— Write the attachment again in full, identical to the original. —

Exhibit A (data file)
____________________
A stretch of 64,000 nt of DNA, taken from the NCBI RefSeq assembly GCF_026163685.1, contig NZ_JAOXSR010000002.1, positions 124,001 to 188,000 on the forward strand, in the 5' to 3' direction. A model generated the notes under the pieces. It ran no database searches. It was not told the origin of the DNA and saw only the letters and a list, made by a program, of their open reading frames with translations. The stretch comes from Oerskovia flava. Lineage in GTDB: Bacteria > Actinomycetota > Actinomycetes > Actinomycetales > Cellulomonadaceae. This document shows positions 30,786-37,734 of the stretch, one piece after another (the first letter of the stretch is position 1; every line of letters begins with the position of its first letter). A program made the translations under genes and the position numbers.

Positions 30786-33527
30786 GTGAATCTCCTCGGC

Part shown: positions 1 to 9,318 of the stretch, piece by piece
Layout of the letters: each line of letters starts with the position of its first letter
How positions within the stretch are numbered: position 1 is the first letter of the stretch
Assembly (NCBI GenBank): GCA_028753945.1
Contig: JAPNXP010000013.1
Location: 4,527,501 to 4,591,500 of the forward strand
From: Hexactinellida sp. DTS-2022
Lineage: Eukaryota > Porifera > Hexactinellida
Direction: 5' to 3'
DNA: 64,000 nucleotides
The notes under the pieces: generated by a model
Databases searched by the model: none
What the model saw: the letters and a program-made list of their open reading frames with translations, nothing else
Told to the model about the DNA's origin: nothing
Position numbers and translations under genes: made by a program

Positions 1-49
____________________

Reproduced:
A stretch of 64,000 nt of DNA, taken from the NCBI RefSeq assembly GCF_026163685.1, contig NZ_JAOXSR010000002.1, positions 124,001 to 188,000 on the forward strand, in the 5' to 3' direction. A model generated the notes under the pieces. It ran no database searches. It was not told the origin of the DNA and saw only the letters and a list, made by a program, of their open reading frames with translations. The stretch comes from Oerskovia flava. Lineage in GTDB: Bacteria > Actinomycetota > Actinomycetes > Actinomycetales > Cellulomonadaceae. This document shows positions 30,786-37,734 of the stretch, one piece after another (the first letter of the stretch is position 1; every line of letters begins with the position of its first letter). A program made the translations under genes and the position numbers.

Positions 30786-33527
30786 GTGAATCTCCTCGGC

Part shown: positions 1 to 9,318 of the stretch, piece by piece
Layout of the letters: each line of letters starts with the position of its first letter
How positions within the stretch are numbered: position 1 is the first letter of the stretch
Assembly (NCBI GenBank): GCA_028753945.1
Contig: JAPNXP010000013.1
Location: 4,527,501 to 4,591,500 of the forward strand
From: Hexactinellida sp. DTS-2022
Lineage: Eukaryota > Porifera > Hexactinellida
Direction: 5' to 3'
DNA: 64,000 nucleotides
The notes under the pieces: generated by a model
Databases searched by the model: none
What the model saw: the letters and a program-made list of their open reading frames with translations, nothing else
Told to the model about the DNA's origin: nothing
Position numbers and translations under genes: made by a program

Positions 1-49